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Mood Swings And Amino Acids, Hormones And Neurotransmitters

Holistic Health

Mood swings are a common complaint that I see in my practice as a symptom that often accompanies hormonal imbalances or times of hormonal transition, such as perimenopause. While some changes in mood are normal and welcome, other mood changes impact our health, self-care and quality of life. 


Today’s article will dive into the topic of mood and we’ll explore the connections between mood, hormones and neurotransmitters.


This article will answer the questions:


What Is Mood? Difference Between Mood Swings and Mood Disorders


Let’s start with the basics: What is mood?

 

The term mood describes a general feeling or state of mind at a particular time. It often refers to the dominant emotion. Mood is internal, influenced by genetic vulnerabilities (SNPs) and a host of environmental variables. A certain mood may last for minutes or even days. Mood determines our behavior and impacts nearly all aspects of life. 


Types of mood include a happy mood, mellow mood or calm, anxious, cheerful, energetic, melancholy, nervous, sad, silly and more. Chances are that you experience many moods every day.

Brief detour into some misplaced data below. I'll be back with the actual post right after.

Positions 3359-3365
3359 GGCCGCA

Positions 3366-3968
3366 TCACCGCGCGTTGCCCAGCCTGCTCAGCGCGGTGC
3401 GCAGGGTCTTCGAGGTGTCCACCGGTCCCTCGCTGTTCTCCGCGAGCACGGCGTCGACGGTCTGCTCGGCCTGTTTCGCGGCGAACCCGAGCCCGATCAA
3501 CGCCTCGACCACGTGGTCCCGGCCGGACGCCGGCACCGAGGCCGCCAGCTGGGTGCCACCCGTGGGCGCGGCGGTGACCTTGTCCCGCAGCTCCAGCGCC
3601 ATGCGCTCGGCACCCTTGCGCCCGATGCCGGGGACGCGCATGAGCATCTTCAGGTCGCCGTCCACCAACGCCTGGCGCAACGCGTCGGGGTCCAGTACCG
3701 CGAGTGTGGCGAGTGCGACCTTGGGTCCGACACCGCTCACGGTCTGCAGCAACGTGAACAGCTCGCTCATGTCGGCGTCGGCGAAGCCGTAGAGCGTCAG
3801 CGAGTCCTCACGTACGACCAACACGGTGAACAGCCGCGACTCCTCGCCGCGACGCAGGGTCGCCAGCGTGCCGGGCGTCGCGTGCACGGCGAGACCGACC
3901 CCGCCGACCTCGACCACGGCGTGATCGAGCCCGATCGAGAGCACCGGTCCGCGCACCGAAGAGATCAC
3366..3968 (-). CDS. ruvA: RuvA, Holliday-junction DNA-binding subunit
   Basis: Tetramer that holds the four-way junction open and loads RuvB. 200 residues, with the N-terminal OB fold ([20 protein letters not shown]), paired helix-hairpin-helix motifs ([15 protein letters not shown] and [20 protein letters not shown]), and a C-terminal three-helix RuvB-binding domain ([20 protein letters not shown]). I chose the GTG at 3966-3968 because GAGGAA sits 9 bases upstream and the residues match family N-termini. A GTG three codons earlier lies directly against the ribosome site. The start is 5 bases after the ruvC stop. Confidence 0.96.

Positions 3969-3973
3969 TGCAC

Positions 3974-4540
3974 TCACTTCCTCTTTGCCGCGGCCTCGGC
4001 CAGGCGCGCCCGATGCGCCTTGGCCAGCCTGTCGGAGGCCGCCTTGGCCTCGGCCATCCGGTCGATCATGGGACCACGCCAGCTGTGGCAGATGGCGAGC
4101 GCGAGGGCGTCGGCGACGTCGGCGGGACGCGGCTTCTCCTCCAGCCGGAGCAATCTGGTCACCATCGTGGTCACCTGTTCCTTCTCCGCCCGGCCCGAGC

Mood swings refers to changes in mood that are often negative. Examples include mild depression, anxiety, insomnia, irritability and overwhelm. Mood swings may be mild and normal, or more extreme affecting quality of life. 


Mood disorders, or affective disorders, revers to a mental health disorder that affects the emotional state. Mood is distorted, inconsistent or affects one’s ability to function. Mood disorders typically refer to clinical depression and bipolar disorder. Mood disorders are outside the scope of this article. 


How Do Hormones Affect Mood?


Hormonal imbalance or swings often affect mood. If you’ve ever felt anxious or “hangry” between meals or experienced a depressed mood prior to your period, these are common examples of the relationship between hormones and mood. 


If symptoms of mood swings are disrupting your life, functional medicine seeks to find the root cause. Hormone imbalances and restoring hormone balance is helpful for improving mood. 


Here are some of the hormone-mood connections I see in women in my practice: 






Since one hormone imbalance may look similar to another in terms of changes in mood, I always recommend comprehensive testing in order to determine your unique hormonal pattern. Working with a functional medicine practitioner is key in developing a personalized plan for mood support. 


Effects Of Amino Acids And Neurotransmitters


When you think about mood, you might think about neurotransmitters. As you’ll see hormones, neurotransmitters and mood are closely connected. 


What are neurotransmitters? Neurotransmitters are chemical messengers that signal between nerve cells. Neurotransmitters are made from amino acids (or are amino acids themselves), the building blocks of protein that we obtain through food or via amino acid supplements.